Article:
Sudden increase in seismic activity under San Miguel volcano, El Salvador

Sudden increase in seismic activity under San Miguel volcano, El Salvador

El Salvador authorities are reporting a sudden increase in seismic activity under San Miguel volcano on Tuesday, April 18, 2017. The last major eruptive phase of this volcano started on December 29, 2013, and ended in August 2014 (VEI 2).

In a special report released 20:30 local time on April 17, 2017 (02:00 UTC on April 18), MARN reported a sudden increase in internal seismic vibration was recorded under San Miguel volcano, also known as Chaparrastique, between 00:20 and 00:30 UTC on April 18. The number of earthquakes reached 356 in a period of 10 minutes.

Seismicity under San Miguel volcano, El Salvador - January - April 2017

Credit: MARN

"These variations are associated with the movement of magma inside the crater, typical situation in an active volcano," the Ministry said.

Given the behavior recorded in the past couple of days, the emission of gasses and/or magma from the central crater or from the flanks of the volcano can be expected.

Authorities are urging the population to stay away from the volcano.

An explosive eruption at San Miguel that began at 10:30 local time on December 29, 2013, prompted an evacuation of 1 400 - 2 600 people. A dense ash plume rose from the crater and eventually reached an altitude of 9.7 km (32 000 feet) above sea level. It was the first significant eruption at the volcano since 2001 (VEI 1).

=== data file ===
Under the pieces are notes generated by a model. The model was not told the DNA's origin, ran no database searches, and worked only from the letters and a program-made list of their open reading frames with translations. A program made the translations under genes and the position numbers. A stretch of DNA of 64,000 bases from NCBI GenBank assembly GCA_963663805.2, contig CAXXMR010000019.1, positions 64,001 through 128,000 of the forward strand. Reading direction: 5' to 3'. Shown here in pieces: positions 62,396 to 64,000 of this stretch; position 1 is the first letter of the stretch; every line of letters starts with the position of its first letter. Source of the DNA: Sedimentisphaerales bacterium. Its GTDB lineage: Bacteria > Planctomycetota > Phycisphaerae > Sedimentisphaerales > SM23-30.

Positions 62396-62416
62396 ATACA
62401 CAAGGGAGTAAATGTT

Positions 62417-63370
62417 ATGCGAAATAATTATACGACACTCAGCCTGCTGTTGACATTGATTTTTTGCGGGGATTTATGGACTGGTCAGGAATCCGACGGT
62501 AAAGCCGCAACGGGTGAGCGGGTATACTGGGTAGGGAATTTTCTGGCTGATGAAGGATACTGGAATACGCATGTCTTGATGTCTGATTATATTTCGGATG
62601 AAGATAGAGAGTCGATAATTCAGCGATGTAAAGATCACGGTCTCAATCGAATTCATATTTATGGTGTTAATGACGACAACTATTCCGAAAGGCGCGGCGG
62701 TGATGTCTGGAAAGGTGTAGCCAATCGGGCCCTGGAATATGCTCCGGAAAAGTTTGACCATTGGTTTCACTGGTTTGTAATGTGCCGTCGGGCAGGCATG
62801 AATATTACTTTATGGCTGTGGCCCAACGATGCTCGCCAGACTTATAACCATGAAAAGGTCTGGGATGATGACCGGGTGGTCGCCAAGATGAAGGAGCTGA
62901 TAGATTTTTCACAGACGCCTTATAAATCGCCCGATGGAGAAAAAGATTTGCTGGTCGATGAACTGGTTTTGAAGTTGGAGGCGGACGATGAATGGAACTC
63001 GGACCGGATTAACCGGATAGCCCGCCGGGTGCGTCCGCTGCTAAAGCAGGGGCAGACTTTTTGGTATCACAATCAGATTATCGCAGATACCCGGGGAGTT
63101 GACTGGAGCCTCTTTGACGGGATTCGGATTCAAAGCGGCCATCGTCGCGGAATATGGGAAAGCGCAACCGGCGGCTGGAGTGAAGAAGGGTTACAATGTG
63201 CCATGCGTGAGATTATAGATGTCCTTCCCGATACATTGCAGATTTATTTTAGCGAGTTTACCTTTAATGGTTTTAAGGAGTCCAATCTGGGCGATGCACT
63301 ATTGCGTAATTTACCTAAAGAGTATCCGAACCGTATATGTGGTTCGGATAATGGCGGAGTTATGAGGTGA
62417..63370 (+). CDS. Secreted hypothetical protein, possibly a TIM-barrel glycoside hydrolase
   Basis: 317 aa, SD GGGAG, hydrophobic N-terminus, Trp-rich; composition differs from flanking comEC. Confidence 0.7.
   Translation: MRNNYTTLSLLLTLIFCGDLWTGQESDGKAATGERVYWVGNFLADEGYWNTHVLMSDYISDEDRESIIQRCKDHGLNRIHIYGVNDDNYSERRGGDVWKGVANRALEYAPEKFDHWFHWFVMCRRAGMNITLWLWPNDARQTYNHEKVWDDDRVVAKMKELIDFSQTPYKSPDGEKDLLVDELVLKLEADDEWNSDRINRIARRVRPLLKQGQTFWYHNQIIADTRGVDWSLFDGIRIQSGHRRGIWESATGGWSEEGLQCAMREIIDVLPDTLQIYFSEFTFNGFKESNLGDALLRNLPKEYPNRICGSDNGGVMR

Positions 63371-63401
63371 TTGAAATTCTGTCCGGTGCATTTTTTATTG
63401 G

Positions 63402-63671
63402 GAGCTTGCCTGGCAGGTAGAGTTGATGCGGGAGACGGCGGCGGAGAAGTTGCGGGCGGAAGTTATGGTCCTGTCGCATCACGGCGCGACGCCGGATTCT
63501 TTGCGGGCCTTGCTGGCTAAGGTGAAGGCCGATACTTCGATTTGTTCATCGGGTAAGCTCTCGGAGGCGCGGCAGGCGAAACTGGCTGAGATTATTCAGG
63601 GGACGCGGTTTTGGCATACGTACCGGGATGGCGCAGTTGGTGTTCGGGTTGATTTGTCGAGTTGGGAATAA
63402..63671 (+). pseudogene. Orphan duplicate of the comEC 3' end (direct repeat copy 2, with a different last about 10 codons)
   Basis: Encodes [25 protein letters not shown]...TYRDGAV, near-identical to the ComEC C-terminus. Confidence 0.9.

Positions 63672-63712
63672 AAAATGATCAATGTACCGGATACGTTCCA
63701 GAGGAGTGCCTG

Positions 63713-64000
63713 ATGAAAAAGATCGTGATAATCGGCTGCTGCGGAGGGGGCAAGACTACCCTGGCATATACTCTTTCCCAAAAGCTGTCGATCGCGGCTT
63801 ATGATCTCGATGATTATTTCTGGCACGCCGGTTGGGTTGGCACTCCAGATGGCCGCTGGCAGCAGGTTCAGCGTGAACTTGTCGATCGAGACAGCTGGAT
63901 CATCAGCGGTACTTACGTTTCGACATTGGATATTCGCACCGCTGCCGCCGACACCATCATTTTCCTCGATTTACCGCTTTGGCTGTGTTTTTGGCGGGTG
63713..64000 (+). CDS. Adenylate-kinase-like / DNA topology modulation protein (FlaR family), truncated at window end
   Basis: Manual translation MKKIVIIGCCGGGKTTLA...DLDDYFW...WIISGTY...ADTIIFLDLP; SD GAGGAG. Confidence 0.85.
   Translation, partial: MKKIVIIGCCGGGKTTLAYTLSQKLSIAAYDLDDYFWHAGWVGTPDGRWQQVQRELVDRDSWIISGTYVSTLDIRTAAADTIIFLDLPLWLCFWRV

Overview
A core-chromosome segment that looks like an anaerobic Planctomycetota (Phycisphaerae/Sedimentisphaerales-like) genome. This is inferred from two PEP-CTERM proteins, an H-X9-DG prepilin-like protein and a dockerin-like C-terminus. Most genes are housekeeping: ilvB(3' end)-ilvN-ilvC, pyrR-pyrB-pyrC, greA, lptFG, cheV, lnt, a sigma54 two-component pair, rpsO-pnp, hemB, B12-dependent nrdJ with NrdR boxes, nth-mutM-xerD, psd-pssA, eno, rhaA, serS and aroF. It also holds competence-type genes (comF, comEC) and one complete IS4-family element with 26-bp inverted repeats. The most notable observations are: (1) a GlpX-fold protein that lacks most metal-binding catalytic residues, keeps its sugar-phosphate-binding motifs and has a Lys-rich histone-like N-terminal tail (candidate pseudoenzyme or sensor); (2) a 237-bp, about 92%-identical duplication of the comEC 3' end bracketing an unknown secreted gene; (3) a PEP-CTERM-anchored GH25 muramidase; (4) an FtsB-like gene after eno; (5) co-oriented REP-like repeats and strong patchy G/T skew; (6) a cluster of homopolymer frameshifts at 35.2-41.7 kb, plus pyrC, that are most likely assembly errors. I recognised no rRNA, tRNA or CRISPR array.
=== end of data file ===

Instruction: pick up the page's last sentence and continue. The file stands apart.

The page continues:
Geological summary

The symmetrical cone of San Miguel volcano, one of the most active in El Salvador, rises from near sea level to form one of the country's most prominent landmarks. The unvegetated summit of the 2130-m-high volcano rises above slopes draped with coffee plantations. A broad, deep crater complex that has been frequently modified by historical eruptions (recorded since the early 16th century) caps the truncated summit of the towering volcano, which is also known locally as Chaparrastique.

Radial fissures on the flanks of the basaltic-andesitic volcano have fed a series of historical lava flows, including several erupted during the 17th-19th centuries that reached beyond the base of the volcano on the north, NE, and SE sides. The SE-flank lava flows are the largest and form broad, sparsely vegetated lava fields crossed by highways and a railroad skirting the base of the volcano. The location of flank vents has migrated higher on the edifice during historical time, and the most recent activity has consisted of minor ash eruptions from the summit crater (GVP).

Featured image credit: Carlos Pullinger, 1996 (Servicio Nacional de Estudios Territoriales, El Salvador).

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